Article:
On Monday, he had an epic showdown with Juan Soto, racking up 28 home runs – 15 of which covered 475 feet and six of which hit 500. Ohtani eventually lost in the third tiebreaker and then slept until 10:30 a.m. He arrived at the ballpark a few hours later, hit the batting cages, and stepped onto the field around 5:30 p.m. to begin his pre-start warm-up.

In the top of the first, a base goal was taken away from Ohtani. In the lower part of the first, he sequentially retired Fernando Tatis Jr., Max Muncy, and Nolan Arenado, the latter of which saw 100 mph fastballs in a row.

At the end of the night, Ohtani was fittingly the winning pitcher of the game.

“It was definitely more fun than nervous,” Ohtani said through his interpreter. “I definitely want to be part of the All-Star Game again.”

The list of Ohtani milestones is already terrifying. He is the first player to: was selected as a pitcher and hitter for the All-Star Game, hit 20 home runs and 80 batter in the same season, 10 starts combined with 10 home runs and 10 stolen bases in the same season, 32 home runs and 12 stoles Reach bases through the All-Star Break, on and on. Babe Ruth is the only close comparison, and even The Bambino itself doesn’t do justice to Ohtani’s two-way ability.

His Excellency is almost indescribable, but Freddie Freeman has made a valid attempt to capture it:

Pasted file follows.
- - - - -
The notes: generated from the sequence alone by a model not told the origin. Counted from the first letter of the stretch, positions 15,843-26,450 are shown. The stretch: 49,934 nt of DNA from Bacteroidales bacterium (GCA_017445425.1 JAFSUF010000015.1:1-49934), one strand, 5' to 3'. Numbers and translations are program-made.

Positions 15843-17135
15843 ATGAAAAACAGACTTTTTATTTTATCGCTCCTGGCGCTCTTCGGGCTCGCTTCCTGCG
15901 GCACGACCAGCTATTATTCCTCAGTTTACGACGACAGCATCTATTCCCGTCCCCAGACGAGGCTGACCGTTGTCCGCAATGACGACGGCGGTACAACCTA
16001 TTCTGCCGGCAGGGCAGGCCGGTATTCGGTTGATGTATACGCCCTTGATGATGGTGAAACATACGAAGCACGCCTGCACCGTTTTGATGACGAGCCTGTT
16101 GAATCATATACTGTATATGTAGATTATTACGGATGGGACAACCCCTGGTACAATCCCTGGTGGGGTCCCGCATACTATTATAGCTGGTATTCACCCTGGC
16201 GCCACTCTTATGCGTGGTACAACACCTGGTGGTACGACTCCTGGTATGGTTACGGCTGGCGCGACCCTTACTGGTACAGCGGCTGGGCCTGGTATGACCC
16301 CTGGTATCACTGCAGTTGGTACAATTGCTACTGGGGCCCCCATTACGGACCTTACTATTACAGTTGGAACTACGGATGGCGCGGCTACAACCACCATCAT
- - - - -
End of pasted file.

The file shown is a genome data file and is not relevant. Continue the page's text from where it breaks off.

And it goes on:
“I don’t even understand how the brain can get out of the flip-flop: ‘I have to do three outs and then I have to get a run for myself.’ I don’t understand that in a big league ball game. Every time he’s on the field you’re just amazed that he has the energy, the mental energy to deal with it. I watch the guys pitch. When they pitch , the game – planning that goes on in the games – he plans the game and then has to do hit practice in the cage. He literally has a 12 hour day every day. It’s amazing because then he throws so many hits Then you have to do your arm care the next day you have to get all of the lactic acid out of your body and then you have to go on DH at night. Every day I am amazed. It really is me. I am just happy about it I don’t know if anyone will ever do it the way Shohei does, but at least the door has opened that we might let people try at least a little more.

Nolan Arenado

Nolan Arenado jerseys graced Coors Field for the past two nights, a lingering reminder of what was lost on the first day of February when a badly managed Colorado Rockies franchise handed its marquee player to the St. Louis Cardinals.

This week, however, Arenado was dating his former teammate Trevor Story, and for a brief moment it felt like nothing had changed.

“It’s like he never left,” said Story on Monday afternoon. Hours later, Arenado served as the story hype man for the home run derby, keeping him hydrated and pumping the crowd during the breaks. The following afternoon, Arenado, who was returning to Coors Field for the second time that month, was presented with a loud ovation.